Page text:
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Derry or Londonderry, is the second-biggest city in Northern Ireland and the fourth-biggest city on the island of Ireland. The name Derry is an anglicisation of the Irish name Doire or Doire Cholmcille meaning "oak-wood of Colmcille". In 1613, the city was granted a Royal Charter by King James I and the "London" prefix was added, changing the name of the city to Londonderry.
The old walled city lies on the west bank of the River Foyle, which is spanned by two road bridges and one footbridge. The city now covers both banks (Cityside on the west and Waterside on the east). The city district also extends to rural areas to the southeast. The population of the city proper (the area defined by its 17th century charter) was 83,652 in the 2001 Census, while the Derry Urban Area had a population of 90,663. The Derry City Council area had a population of 107,300 as of June 2006. The district is administered by Derry City Council and contains both Londonderry Port and City of Derry Airport.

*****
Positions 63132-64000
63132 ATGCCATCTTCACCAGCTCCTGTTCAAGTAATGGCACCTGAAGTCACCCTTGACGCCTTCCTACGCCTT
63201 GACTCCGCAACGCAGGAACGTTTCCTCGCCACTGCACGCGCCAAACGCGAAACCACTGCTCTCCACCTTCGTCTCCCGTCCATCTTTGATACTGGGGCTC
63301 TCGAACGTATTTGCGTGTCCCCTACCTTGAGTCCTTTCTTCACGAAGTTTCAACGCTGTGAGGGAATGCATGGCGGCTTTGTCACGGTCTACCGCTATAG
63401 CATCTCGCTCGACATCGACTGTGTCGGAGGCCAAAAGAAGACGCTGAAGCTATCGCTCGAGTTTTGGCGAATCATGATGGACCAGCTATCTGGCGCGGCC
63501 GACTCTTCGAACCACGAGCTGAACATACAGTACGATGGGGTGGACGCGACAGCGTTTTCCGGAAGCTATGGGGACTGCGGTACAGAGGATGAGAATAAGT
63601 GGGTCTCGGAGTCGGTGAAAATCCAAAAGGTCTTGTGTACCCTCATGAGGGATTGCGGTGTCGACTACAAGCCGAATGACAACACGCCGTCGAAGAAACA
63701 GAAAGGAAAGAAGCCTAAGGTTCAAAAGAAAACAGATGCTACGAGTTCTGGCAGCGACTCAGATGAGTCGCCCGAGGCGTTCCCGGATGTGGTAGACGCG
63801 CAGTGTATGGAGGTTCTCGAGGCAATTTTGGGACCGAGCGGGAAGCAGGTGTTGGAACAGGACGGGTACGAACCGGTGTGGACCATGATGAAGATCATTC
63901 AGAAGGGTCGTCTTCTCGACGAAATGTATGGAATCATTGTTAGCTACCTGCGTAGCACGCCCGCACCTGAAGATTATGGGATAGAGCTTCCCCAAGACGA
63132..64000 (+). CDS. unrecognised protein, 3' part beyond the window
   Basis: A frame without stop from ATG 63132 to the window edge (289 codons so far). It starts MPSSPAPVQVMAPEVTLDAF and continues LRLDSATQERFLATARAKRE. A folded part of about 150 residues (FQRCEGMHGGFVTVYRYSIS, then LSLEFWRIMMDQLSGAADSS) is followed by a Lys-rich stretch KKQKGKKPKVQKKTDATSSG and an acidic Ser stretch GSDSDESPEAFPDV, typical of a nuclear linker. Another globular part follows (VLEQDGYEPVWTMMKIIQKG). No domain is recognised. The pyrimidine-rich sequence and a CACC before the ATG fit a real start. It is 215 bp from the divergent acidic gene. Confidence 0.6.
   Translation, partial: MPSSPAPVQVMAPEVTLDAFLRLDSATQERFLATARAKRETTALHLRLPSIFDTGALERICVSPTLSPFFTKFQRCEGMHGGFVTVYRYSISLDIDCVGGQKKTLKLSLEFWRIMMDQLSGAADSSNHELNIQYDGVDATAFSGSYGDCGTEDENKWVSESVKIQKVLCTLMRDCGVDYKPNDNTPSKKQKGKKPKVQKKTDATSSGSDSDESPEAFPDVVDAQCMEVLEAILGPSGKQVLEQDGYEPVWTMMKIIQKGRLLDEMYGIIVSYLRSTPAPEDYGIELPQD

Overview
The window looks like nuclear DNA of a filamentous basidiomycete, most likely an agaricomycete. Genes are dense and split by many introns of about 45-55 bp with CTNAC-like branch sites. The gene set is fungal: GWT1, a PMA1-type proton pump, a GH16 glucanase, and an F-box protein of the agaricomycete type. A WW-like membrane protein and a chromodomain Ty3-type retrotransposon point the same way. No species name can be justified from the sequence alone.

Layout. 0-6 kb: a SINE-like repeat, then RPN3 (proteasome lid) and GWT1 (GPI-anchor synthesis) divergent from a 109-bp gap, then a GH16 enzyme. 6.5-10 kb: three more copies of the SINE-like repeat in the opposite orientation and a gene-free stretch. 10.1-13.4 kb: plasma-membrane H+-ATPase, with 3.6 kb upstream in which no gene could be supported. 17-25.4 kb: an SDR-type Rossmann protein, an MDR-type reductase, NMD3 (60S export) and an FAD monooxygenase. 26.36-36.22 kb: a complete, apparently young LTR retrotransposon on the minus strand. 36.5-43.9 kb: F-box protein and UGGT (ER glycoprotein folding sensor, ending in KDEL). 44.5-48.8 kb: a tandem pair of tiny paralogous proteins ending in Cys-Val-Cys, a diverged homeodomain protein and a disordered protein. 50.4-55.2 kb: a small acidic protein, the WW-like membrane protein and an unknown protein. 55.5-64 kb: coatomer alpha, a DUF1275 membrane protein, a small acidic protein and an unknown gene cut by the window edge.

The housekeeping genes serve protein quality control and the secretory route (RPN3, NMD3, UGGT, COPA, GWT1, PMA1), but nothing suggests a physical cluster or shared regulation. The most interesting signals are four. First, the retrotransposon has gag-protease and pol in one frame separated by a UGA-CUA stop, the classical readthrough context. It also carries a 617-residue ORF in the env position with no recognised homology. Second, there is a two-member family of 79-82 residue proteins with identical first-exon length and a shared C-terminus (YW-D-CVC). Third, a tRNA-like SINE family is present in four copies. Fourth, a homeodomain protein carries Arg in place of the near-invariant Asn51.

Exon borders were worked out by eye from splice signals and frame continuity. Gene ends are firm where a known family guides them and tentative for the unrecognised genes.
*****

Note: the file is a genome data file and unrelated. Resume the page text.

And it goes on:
The Greater Londonderry area, that area within about 20 miles (32 km) of the city, has a population of 237,000. This comprises the districts of Derry City and parts of Limavady district, Strabane district, and North-East Donegal.
Londonderry is close to the border with County Donegal, with which it has had a close link for many centuries. The person traditionally seen as the 'founder' of the original Derry is Saint Colmcille, a holy man from Tír Chonaill, the old name for almost all of modern County Donegal (of which the west bank of the Foyle was a part before c. 1600). Derry and the nearby town of Letterkenny form the major economic core of north west Ireland.
In 2013, Londonderry will become the first city to be designated UK City of Culture, having been awarded the title in July 2010.